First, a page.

In 2001, Spy Kids appeared, seemingly out of nowhere, and caught most of us by surprise. The action/comedy about a family of secret agents focused on the young brother and sister team of Juni (Daryl Sabara) and Carmen (Alexa Vega) and their first adventure as they set out to rescue their captured parents.
Written and directed by Robert Rodriguez, the low-budget film had a wonderful homemade feel. The computer-generated special effects were wildly imaginative and more than a bit cheesy, which only enhanced the homemade sensibility. Fast, brash and funny, the movie celebrated family and the rewards of working together.
Last year’s Spy Kids 2: The Island of Lost Dreams was less successful, suffering from the more-is-better mindset so common to sequels, but it still had a number of nice moments. The family theme was actually expanded, with the introduction of grandparents who were also secret agents.
Spy Kids 3-D: Game Over, the finale of the franchise according to Rodriguez, marks a major departure in approach from the previous films and a sorry wrap-up to the quirky series. Inexplicably, the filmmaker discards those elements that worked best before in favor of chintzy computer animated visuals in 3-D. A headache is virtually guaranteed, if not from the red and blue paper glasses, then from the dreadful script and bad acting.
Have you ever been on an amusement park ride based on a hit film? If so, you’ve stood in the queue and watched the set-up stories on the TV monitors. These quasi-movies, intended to get patrons juiced up for the ride, use the sets of the hit film and a couple of second stringers — never the stars — from the cast (the quasi-movie for the Back to the Future ride in Universal Studios, for example, stars Christopher Lloyd, not Michael J. Fox) in some trumped up rescue story. Spy Kids 3 plays like one of those quasi-movies.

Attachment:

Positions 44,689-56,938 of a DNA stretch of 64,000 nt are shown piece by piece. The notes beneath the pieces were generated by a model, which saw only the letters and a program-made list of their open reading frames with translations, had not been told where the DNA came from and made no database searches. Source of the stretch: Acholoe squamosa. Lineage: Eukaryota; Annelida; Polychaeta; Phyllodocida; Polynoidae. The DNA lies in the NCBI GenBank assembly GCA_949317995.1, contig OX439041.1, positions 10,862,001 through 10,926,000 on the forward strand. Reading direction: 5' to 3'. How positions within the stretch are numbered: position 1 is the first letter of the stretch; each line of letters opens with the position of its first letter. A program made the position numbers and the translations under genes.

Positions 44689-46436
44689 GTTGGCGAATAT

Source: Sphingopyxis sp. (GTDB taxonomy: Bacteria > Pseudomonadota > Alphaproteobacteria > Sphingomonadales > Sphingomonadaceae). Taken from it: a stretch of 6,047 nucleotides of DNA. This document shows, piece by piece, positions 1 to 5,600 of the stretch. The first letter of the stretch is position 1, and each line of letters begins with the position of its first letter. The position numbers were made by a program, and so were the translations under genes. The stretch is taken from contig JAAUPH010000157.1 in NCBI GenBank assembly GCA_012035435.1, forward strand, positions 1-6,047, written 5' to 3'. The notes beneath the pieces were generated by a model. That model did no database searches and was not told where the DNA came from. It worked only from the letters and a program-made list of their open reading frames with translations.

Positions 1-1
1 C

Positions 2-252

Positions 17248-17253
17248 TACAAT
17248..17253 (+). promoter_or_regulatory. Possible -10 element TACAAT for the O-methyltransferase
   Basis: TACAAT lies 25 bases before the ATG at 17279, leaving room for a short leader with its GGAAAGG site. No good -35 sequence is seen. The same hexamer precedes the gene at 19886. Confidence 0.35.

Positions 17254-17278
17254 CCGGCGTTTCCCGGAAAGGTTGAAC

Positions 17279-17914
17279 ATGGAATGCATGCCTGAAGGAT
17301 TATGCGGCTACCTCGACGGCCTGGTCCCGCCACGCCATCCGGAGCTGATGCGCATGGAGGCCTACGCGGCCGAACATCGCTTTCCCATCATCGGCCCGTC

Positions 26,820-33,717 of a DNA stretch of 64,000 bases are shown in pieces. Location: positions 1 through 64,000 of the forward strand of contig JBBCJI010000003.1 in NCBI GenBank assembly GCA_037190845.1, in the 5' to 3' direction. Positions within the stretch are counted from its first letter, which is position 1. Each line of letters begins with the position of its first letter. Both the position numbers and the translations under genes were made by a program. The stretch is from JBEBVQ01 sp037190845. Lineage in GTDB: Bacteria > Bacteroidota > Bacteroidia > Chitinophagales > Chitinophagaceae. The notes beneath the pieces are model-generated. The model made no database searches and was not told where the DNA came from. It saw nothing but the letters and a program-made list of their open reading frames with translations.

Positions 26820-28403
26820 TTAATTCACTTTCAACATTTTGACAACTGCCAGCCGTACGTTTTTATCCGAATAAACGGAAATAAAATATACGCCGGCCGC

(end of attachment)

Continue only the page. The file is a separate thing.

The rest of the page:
Gone for most of the story are all of the family members except 12-year-old Juni, called out of retirement (??) for a rescue mission. To save his sister Carmen, who is being held captive by the evil Toymaker (Sylvester Stallone in comic mode, playing four characters — all poorly), he must enter the Toymaker’s video game and conquer the dreaded fifth level. Tron is looking better all the time.
In the spotlight as Juni, Daryl Sabara, the youngest member of the original cast, grimaces, sputters and shifts about uneasily. The boy is a poor actor, but he looks like Olivier in comparison to the other children he encounters along the way.
Not that it matters, though, because the star of Spy Kids 3 is the big 3-D computer-animated video game. While some of the visuals are impressive, most notably the aerial part of the race scene, the overall look is just like dozens of other B-movies with cheap CGI. The 3-D is torture — bring some aspirin.
Of course, Alexa Vega returns as trapped sister Carmen and, thank goodness, Ricardo Montalban pops in to reprise his role as Grandpa, providing advise and support to Juni in the video game. The Montalban segments are enjoyable, in part because when he trades threats with the Toymaker you can hear a bit of Khan in his voice, but mostly because of his outfitting. In real life, Montalban is reliant on a wheelchair, but in the virtual world, his head and shoulders get mounted on a large, robotic body. Watching the veteran actor bound about is a delight.
Watching Sly Stallone is a whole other experience. In addition to portraying the villain, he appears as three virtual aspects of his character: a scientist, a warmonger and a hippie. He approaches the characters with all the finesse of your great-grandfather slapping a mop on his head and acting like one of the Beatles. Ouch.
After what seems like hours, the action shifts to the real world and, in the last few minutes of the film, the entire family finally shows up, along with some members of the extended family, in what amounts to a cameo pile-up. Unfortunately, appearances by Antonio Banderas, Carla Cugino, Danny Trejo, Steve Buscemi, Bill Paxton, Holland Taylor and Tony Shalhoub (cameos by Salma Hayek, Mike Judge, George Clooney, Alan Cumming and Elijah Wood are scattered throughout the story) only serve to further emphasize the interplay missing from the movie.
The positive messages intertwined with the story in the earlier films are simply announced at the end of this one. Those who sit through the closing credits of this sad little sequel will get to see the original screen tests for the two child actors next to footage of them today. Smarter viewers will skip Spy Kids 3-D: Game Over entirely and go see the wonderful Winged Migration at Key Cinemas instead.